The Odds of Winning a Lottery


The lottery is a game in which people purchase tickets and the winners are selected by lot. It is a popular form of gambling and often used to raise money for various causes. It is also used to fill a position, such as on a sports team or in a job application, among equally competing applicants. The word “lottery” is probably derived from the Middle Dutch noun lot meaning “fateful chance,” although it may be a calque of the Dutch word loterie, which refers to a drawing or selection made by chance. The word has been in use for hundreds of years, and it has become a synonym for chance and fate.

In the post-World War II period, Cohen writes, a lottery became an attractive option for states with large social safety nets and that were facing declining tax revenues. The idea was that the money raised by a lottery would be enough to cover one line item of a state budget, invariably some kind of government service that was popular and nonpartisan—education, elder care, public parks, aid for veterans. This strategy was a way to avoid the more obvious argument that a lottery was just a new form of gambling.

Those who played the lottery often saw it as their civic duty to do so. This message was emphasized in ads that told people how much the lottery helped their community or the children of the participants, and in other advertisements that portrayed winning players as “heroes” or “good citizens.” The money that participants handed to retailers of the lottery is usually added to the prize pool for the next drawing, but this money is not always awarded.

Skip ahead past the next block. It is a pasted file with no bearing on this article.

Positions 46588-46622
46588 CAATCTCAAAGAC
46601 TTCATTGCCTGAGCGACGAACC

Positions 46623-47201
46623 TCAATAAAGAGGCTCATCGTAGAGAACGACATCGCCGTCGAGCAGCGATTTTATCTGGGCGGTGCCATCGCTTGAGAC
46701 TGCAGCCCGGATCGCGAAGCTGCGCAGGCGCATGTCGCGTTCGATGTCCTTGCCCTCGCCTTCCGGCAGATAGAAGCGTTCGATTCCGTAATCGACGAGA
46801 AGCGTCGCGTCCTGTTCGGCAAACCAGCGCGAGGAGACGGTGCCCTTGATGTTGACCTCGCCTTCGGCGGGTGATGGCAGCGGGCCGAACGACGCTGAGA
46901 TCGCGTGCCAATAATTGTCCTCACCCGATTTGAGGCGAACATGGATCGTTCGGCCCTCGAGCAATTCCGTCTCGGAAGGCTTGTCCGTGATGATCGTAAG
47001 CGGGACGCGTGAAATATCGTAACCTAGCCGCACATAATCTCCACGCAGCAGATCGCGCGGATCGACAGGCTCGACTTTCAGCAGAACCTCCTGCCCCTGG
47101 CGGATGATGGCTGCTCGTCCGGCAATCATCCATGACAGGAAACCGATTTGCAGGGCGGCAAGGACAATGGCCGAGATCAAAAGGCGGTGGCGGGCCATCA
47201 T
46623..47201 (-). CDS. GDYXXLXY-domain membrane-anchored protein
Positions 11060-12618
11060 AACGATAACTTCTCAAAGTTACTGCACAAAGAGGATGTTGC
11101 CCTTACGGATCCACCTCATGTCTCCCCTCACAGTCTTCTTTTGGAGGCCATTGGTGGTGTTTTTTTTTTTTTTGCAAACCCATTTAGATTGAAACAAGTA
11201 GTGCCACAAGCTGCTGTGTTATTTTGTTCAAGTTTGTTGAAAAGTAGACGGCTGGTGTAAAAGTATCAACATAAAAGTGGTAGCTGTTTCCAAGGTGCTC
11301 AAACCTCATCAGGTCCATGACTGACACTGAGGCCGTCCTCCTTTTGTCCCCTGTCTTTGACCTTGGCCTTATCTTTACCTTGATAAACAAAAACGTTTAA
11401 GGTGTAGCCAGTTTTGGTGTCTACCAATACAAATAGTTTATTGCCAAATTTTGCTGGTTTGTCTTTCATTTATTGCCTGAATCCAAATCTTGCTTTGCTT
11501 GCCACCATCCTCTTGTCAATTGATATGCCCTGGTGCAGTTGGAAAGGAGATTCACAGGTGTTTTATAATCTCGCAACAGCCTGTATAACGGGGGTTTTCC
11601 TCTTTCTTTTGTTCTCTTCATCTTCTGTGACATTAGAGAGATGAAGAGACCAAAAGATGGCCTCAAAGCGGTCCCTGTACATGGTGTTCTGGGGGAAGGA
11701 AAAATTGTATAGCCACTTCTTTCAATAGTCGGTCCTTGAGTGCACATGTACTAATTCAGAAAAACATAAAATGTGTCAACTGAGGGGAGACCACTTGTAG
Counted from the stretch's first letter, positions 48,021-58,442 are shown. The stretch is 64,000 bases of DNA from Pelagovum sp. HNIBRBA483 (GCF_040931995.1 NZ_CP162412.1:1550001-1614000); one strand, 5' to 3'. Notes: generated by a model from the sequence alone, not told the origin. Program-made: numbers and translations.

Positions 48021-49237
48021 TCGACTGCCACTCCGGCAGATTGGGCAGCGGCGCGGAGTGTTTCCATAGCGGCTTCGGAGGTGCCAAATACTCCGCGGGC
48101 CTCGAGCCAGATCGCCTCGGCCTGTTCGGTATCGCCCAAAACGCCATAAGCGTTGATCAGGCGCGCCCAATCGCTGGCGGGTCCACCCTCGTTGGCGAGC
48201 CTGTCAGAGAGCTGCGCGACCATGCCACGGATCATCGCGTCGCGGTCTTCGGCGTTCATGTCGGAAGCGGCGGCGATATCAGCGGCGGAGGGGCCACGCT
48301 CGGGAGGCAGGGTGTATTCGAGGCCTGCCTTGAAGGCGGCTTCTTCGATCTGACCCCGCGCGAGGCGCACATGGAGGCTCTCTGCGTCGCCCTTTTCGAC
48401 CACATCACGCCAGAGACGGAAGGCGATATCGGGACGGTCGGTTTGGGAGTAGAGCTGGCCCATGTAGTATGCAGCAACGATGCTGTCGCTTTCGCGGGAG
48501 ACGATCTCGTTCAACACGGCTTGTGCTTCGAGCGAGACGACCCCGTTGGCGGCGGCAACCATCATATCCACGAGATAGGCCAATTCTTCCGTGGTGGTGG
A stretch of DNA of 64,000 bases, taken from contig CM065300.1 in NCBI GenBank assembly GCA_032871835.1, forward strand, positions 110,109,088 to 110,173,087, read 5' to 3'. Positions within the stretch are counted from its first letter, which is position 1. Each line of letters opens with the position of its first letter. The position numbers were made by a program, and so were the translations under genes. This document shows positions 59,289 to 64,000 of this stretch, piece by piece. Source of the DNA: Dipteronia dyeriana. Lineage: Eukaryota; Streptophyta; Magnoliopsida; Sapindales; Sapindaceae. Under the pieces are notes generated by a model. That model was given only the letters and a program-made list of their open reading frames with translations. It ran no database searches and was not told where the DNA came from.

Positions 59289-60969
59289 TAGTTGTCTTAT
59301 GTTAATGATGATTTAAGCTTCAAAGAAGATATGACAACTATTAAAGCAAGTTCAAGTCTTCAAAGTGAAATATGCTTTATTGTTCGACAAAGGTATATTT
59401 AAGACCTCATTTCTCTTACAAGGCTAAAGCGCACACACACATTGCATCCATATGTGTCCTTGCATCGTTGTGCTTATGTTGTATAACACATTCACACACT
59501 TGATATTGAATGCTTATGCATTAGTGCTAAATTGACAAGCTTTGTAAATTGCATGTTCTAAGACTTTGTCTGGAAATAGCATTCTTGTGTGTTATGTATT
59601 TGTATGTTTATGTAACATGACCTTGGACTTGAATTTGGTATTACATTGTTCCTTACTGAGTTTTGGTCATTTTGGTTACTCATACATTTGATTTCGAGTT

The odds of winning a lottery are not only low, they have also gotten worse over time. The first New York Lottery, launched in 1978, offered one-in-three million odds; by the 1980s, the chances of winning a prize had dropped to one in thirty-five million. This was counterintuitive; presumably, the lower the odds of winning, the more people would play the lottery.

The reason for this is that, as the prize pools get bigger and bigger, the chances of winning get smaller and smaller. This, in turn, has led to a proliferation of small prizes, and, as the size of a jackpot grows, the number of entries increases, too. To compensate for this, the odds of winning have had to decrease even further. As a result, many people now consider the lottery to be a zero-sum game, in which everyone else loses and only the winner gets richer. But there are ways to make the lottery fairer and more unbiased. One is to ensure that the numbers are thoroughly mixed, either manually or mechanically—shaken or tossed—before they are drawn. Another is to use a computer program to generate random numbers, so that luck determines the selection. Neither of these methods is foolproof, but they do help to make the lottery appear more fair.